As global petrol prices skyrocket and governments step in to reduce the cost, is there a point when car owners will say enough is enough and opt for a different kind of transport? If history is anything to go by, probably not.
Over the past few weeks, New Zealand drivers received a nasty shock as the price of fuel rose to over NZ$3 a litre, before dropping back to around $2.60 after the government temporarily cut fuel taxes by 25 cents a litre and the market eased. In Australia, the government has promised to implement some form of cost cutting measures in the upcoming budget.
Despite these temporary actions, greater price volatility has been predicted. And there is no doubt fuel prices are on the community’s radar. But will rising fuel prices change behaviour? Unfortunately, the available data doesn’t tell us much.
Pain at the pump doesn’t change behaviour
Fuel prices change on a weekly or daily basis and are reported over the same time frame, while robust fuel consumption statistics are only publicly available for longer time periods.
This makes consumer reaction to sudden price hikes hard to study, unless the price hike is a long-term trend rather than a short-term spike. It’s not yet clear which of these two scenarios is confronting motorists today.
Therefore, in order to study consumer reaction to a long-term rise in fuel prices, one has to go back to the oil crisis of 1973 when oil prices abruptly quadrupled and stayed that way for more than a year.
So, what do motorists do when they are confronted with a massive and sustained increase in petrol prices? As seen during the 1973 crisis and beyond, the consistent answer to this question is “not much”.
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In the decades after the oil crisis, the number of cars in New Zealand continued to rise and the country is now ranked fourth in the OECD for car ownership.
While some reduction occurs over the longer term, petrol consumption appears to be “inelastic” to price changes. In economic parlance, an inelastic good is one where price does not significantly affect demand because there are either few good alternatives, as with petrol and tobacco, or the product is necessary, such as medicines.
A complex market driven by petrol
That said, the general trends in fuel consumption disguise numerous complexities within the market.
Petrol consumers range from millionaire Porsche drivers getting away to their holiday home, to contract cleaners proceeding to their next gig in a rusty Nissan Micra on its last legs.
A US study in 2019 divided this range of households into two groups to study their behaviour separately: “hand to mouth” and “non-hand to mouth” consumers.
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Hand-to-mouth households do not reduce fuel consumption because they are simply not able to do so. Their petrol consumption is already reduced to non-discretionary use only, which is usually related to work, and this expenditure cannot be reduced without also reducing income.
Often the “gig” work that such households rely on is inflexible and not public transport friendly. Buying an electric vehicle (EV) in such circumstances is a fiscal impossibility.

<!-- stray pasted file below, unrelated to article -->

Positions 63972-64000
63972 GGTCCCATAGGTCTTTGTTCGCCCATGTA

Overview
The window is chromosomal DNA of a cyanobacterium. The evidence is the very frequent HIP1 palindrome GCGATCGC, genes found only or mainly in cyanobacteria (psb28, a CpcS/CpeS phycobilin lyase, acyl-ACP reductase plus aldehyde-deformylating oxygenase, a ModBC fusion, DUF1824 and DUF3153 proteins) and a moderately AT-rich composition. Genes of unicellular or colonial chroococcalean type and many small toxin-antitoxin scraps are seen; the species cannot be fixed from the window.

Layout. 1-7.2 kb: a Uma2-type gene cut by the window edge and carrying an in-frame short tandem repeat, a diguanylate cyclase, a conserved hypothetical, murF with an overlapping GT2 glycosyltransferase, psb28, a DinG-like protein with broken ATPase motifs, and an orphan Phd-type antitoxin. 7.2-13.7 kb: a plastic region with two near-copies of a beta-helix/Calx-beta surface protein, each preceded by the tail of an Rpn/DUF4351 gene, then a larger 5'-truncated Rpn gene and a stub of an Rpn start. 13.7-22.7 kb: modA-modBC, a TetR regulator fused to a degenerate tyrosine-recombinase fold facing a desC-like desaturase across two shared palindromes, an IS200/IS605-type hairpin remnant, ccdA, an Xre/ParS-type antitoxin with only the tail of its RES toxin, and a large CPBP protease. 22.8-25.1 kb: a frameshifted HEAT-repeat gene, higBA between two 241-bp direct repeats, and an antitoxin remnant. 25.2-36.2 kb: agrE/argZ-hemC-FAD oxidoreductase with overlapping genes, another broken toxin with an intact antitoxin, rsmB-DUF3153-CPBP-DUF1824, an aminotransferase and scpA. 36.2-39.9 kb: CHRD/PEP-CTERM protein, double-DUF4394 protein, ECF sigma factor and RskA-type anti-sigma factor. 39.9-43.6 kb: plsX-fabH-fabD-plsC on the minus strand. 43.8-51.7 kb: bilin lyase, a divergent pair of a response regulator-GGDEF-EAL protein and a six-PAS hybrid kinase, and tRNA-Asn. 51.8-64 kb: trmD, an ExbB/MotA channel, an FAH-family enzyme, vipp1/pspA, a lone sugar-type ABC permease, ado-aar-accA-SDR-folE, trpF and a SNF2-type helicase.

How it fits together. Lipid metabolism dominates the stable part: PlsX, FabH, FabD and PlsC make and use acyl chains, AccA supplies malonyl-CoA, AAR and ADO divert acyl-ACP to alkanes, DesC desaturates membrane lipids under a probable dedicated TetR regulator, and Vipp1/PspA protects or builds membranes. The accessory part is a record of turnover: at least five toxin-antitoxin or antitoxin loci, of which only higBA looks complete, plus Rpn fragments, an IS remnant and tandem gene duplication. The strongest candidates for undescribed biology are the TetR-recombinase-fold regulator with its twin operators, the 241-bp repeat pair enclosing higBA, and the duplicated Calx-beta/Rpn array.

Non-hand-to-mouth households do not reduce their expenditure on fuel because it supports activities and benefits that are usually of far higher value than the additional cost imposed by a rise in fuel prices.
Cheap public transport is not a perfect solution
For example, I commute 15km to work each day. This might use about three litres of fuel (I’m not really sure, which is a comment in itself). A rise from $2 to $3 increases my fuel cost from $6 to $9 a day. The cost of public transport for this return trip has gone down from $6 to $3.
I could therefore use public transport, which will save me $6 a day. However, a round trip in a car takes 40 minutes, while a public transport round trip takes over three hours. How much does one value two hours and twenty minutes a day?
Even at the minimum wage, it’s worth around $50 to me, which means fuel might well have to rise to more than $15 a litre to get me out of the car.
This analysis and logic can be applied in varying forms to almost any non-hand-to-mouth household. A 2007 government-funded study found public transport usage in New Zealand was influenced less by price than other factors.
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Given this, it’s a fairly safe bet that increasing fuel costs will not significantly reduce consumption and oil companies are unlikely to face significant consumer backlash.
Instead, household resources will be redirected away from elastic costs, such as food, to pay for the increased cost of fuel. Upmarket cafes that serve the non-hand-to-mouth households may feel a slight chill as a red line is reluctantly drawn through the daily afternoon latte.
However, the food banks that already support hand-to-mouth households are likely to see a far more drastic effect as they are called on to bridge the increasingly unbridgeable gap between non-discretionary expenditure and minimum income within these stressed communities.
It’s a crisis, whatever the prime minister might say.